Chinese regulators announced on Friday that after finding preliminary evidence of dumping, they would start imposing heavy tariffs on Australian wines.
From Saturday, China will begin a temporary rescheduling of Australian wine imports from 107.1% to 212.1%, the Commerce Department said in a statement.
The move is another hurdle for Australian businesses as relations between Canberra and Beijing deteriorate.
China announced an anti-subsidy investigation in August following some Australian wine imports following a complaint from the Chinese Wine Association. Regulators then said they would investigate 40 allegations of unfair state aid in the Australian wine sector.
The Ministry of Commerce now claims to have confirmed cases of dumping, “causing material injury” to the Chinese wine industry in China.
The effects of the new measures could be devastating. China is by far the largest importer of Australian wine, says Wine Australia, a trade organization backed by the country’s government.
In the most recent fiscal year, which ended in September, China alone accounted for 39% of Australia’s total wine exports by value, the group said.
But Australia has annoyed China by calling for an investigation into the origins of the coronavirus epidemic. Later, Beijing targeted Canberra for trade, namely by suspending certain imports of beef and hitting heavy tariffs on barley.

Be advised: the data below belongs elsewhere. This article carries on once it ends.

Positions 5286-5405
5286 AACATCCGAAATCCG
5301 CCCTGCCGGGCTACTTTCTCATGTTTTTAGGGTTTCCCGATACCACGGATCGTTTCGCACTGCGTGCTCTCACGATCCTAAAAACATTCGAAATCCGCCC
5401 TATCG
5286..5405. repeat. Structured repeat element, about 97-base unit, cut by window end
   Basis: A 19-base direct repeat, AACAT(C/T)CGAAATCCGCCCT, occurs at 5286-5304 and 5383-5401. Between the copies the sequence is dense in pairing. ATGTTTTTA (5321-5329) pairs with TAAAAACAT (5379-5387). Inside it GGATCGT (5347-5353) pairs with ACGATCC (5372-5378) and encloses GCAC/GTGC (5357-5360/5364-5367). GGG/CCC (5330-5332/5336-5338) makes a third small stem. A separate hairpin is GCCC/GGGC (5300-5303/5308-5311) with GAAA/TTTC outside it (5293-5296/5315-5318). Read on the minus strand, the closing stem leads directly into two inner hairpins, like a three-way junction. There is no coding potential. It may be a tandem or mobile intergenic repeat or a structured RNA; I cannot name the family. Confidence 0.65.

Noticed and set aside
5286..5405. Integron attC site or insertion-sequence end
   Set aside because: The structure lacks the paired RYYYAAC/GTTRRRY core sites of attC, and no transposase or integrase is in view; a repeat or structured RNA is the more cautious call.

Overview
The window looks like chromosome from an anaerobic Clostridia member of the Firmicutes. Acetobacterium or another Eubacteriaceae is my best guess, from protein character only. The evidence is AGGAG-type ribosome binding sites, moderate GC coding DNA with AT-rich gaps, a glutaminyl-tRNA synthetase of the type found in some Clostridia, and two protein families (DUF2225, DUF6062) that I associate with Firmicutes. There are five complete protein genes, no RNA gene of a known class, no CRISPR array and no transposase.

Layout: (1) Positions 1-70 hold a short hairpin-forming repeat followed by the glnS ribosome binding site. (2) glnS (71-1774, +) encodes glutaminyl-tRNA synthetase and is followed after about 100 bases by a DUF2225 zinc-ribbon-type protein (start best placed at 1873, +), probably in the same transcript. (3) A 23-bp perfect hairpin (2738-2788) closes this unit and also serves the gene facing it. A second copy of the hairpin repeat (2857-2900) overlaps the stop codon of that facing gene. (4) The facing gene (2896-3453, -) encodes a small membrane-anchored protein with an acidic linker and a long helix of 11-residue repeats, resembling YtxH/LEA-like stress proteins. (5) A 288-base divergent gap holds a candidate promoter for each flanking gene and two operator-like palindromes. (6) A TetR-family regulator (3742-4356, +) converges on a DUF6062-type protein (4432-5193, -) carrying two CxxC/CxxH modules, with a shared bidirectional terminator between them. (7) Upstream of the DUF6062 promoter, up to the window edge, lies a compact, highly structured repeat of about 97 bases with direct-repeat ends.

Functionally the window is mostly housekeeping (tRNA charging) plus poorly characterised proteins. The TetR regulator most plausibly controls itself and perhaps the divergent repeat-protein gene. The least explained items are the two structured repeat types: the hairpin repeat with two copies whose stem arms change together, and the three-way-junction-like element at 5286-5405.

In August, Australia virtually blocked the sale of a dairy business to a Chinese company when an official said the acquisition would be “against the national interest”. The deal, Lion Dairy, is now being sold to Australian company Bega Cheese as part of a deal worth $ 560 million ($ 413 million), the companies announced this week.
The latest news may come as a surprise to some, given that just last week Australia and China signed a major trade agreement called the Regional Comprehensive Economic Partnership (RCEP). Some say the agreement could help restore ties between the two countries.
China recently acknowledged the shabby relationship – but made it clear where it thought its finger should be shown. Last week, a Chinese Foreign Ministry spokesman said Australia should take responsibility for a “sharp decline” in relations between the two countries.
“The responsibility for triggering the situation does not lie with China at all,” spokesman Zhao Lijian said at a news conference.
“[They] subsequently, a series of wrong steps were taken in relation to China, which was the cause of the sharp decline in Sino – Australian relations and the current difficult situation. “
– Shanshan Wang contributed to this report.